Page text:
6 Methods of Training Reinforcement

by Tim Hagen on Thu,Nov 12,2009 @ 08:48 AM

Training Reinforcement, sales training, sales coachingThe key to training success is to deploy creative ways to keep material front and center in the learner’s minds. Here are 6 suggested methods for keeping training reinforced:

1. Product Training

If your firm does a lot of product training schedule update sessions at regular intervals.  This way people get to see updates or new features, and also ask question about current features or benefits they are struggling with.  If your staff has a better grip on their product knowledge, they will really wow their prospects in the field.

Another approach is to have people pair up in groups of two and teach each other the benefits and features of the product (s). (To know something is to teach it)

2. Coaching

We can’t stress this one enough. In a recent survey done by Sales Performance International 46% rated “coaching by the sales manager” as one of the most effective ways for reinforcing new sales skills.  Another important fact is that ROI on training quadruples from 22% to 88% when reinforced by in-field coaching and reinforcement, according to Ventana Research.

Managers should schedule one on one or small group coaching sessions and ask two key questions after any training event. One, what did you learn. Second, how will you apply what you learned to our real world?

3. Follow Up Content

Managers or trainers can take important points from the content taught and additional relevant information and do “reminder” sessions.  Information could be presented via meeting, phone call, or even a short email. By consistently keeping the lessons top of mind, they will more likely to remember and implement them into their day to day habits.

4. Assessment

By testing staff you can measure their progress.  If you can see that certain people aren’t catching on as quickly, you can implement other techniques to keep them up to speed.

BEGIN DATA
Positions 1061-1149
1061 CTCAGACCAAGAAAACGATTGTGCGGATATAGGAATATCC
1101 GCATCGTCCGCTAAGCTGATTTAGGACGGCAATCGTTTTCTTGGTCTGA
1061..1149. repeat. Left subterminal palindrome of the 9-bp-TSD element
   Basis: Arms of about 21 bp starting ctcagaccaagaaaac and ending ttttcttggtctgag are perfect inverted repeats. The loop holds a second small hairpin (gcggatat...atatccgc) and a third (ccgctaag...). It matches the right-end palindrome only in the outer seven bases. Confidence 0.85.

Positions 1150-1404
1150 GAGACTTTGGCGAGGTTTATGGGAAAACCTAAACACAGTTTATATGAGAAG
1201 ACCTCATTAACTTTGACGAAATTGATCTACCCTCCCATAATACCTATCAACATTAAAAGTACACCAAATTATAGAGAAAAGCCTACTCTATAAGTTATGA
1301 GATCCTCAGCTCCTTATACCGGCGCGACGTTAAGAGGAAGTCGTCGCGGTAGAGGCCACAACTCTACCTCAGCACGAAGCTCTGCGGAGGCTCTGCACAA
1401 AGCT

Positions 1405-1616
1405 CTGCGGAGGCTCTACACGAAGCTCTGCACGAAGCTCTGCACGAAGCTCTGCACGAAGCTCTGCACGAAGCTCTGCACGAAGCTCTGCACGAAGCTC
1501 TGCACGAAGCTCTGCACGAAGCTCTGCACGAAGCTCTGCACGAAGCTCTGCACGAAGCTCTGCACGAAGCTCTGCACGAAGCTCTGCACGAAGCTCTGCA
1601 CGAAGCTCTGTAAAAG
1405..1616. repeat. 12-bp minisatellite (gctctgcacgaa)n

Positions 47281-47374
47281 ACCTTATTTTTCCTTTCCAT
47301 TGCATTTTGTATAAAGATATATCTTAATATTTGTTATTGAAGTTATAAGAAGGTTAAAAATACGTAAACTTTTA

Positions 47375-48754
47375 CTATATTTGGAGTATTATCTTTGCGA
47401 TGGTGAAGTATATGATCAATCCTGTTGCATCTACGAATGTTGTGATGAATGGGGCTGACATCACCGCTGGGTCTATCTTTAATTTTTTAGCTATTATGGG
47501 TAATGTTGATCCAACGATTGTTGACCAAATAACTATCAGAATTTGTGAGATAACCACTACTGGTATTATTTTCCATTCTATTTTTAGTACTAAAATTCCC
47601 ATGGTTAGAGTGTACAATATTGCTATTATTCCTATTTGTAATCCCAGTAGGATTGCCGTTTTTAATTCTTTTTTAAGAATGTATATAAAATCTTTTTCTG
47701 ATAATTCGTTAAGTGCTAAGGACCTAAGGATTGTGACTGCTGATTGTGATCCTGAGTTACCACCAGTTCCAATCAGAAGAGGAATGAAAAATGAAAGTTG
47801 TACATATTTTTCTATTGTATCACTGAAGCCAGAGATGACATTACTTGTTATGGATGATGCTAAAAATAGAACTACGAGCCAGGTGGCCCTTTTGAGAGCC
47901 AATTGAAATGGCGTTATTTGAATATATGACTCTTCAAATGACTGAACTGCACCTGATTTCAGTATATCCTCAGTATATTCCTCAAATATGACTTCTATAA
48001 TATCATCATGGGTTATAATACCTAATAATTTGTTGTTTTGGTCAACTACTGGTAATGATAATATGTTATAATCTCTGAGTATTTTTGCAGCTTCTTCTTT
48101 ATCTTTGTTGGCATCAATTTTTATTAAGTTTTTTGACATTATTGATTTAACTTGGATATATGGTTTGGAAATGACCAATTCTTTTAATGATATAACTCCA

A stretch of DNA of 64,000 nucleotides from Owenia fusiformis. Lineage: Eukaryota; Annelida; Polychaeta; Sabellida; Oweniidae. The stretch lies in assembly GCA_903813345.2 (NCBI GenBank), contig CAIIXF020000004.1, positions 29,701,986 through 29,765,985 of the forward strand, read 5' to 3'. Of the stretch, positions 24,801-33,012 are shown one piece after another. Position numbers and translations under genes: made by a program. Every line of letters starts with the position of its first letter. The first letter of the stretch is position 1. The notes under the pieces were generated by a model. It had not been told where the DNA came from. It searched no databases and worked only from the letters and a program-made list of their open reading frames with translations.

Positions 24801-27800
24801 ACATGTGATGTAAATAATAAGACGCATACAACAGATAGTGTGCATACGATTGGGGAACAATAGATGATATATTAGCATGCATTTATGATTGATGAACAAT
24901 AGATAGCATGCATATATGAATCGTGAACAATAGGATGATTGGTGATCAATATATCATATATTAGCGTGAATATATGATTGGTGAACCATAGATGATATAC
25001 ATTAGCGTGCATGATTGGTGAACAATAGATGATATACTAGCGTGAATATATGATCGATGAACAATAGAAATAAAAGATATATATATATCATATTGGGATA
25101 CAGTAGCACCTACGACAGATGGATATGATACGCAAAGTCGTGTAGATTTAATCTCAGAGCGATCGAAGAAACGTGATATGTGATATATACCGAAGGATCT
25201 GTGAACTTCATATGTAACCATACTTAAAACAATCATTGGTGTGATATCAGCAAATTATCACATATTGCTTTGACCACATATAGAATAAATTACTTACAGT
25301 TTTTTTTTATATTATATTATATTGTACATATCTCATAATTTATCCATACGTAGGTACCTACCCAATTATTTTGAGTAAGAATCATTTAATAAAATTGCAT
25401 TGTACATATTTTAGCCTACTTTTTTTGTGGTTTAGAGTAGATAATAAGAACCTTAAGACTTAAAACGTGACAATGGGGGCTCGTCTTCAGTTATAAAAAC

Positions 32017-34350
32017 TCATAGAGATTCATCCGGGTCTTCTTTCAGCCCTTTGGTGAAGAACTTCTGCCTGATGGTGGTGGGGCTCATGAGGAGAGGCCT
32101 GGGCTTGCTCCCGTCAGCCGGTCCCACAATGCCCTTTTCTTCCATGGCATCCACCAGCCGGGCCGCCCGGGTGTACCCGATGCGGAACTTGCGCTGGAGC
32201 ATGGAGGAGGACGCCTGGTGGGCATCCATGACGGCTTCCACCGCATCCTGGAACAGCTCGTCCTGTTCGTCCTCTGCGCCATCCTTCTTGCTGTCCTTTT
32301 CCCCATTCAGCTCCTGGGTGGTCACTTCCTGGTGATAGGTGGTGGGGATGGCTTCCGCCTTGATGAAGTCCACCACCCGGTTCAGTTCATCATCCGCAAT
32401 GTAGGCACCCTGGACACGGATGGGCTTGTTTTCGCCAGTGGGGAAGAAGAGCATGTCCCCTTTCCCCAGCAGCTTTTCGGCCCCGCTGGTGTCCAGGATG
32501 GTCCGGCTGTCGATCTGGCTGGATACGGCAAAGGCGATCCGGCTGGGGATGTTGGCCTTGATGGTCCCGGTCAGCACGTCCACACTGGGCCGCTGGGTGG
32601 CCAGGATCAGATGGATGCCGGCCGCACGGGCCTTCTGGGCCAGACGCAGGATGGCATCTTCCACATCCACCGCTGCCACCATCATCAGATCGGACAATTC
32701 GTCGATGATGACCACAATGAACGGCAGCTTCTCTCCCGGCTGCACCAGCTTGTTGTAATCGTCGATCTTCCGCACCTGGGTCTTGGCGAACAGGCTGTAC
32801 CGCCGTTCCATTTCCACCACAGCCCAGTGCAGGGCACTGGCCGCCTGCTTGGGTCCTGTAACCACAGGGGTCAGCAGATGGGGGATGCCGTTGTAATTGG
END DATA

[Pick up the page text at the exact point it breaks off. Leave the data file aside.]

Some great ways to assess your teams skills, is to have them teach it back if it was a knowledge based skill. Second,  if the lesson was designed to build skills, have them practice it out loud. Last, if the training was centered around behaviors have them act out the desired behavior in a role-play practice session.

5. Best Practices

Management should be proactive in facilitating the sharing of best practices.  They reinforce skills taught as well as spread success stories, which are important to create buy in with staff and confidence in the techniques. Managers and employees should meet bi-weekly or monthly to openly discuss challenges and what is working. It is critical to not have managers or employees dominate the conversation. The key is to break into small groups and present a challenge and have each group discuss a solution and present what their specific group discovered.

6. Homework

Management should assign follow up work and assignments for their staff.  It could be reading additional information, emailing a manager a success story, etc.  This builds accountability, again keeps info top of mind. The homework can be called a “learning project” and this can be applied after meetings, training workshops, coaching sessions, etc.

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This post was written by Tim Hagen

Tim Hagen founded Sales Progress, a Training Reinforcement Partner Company, in 1997. His entrepreneurial career began in college leading to positions in sales, sales management, and sales training for small and large corporations, and eventually ownership of several training companies. He possesses a unique combination of hands-on experience, academics, and innovative insight to solve the industry’s most common challenges. Tim holds a bachelor’s degree in Adult Education and Training from the University of Wisconsin, Milwaukee.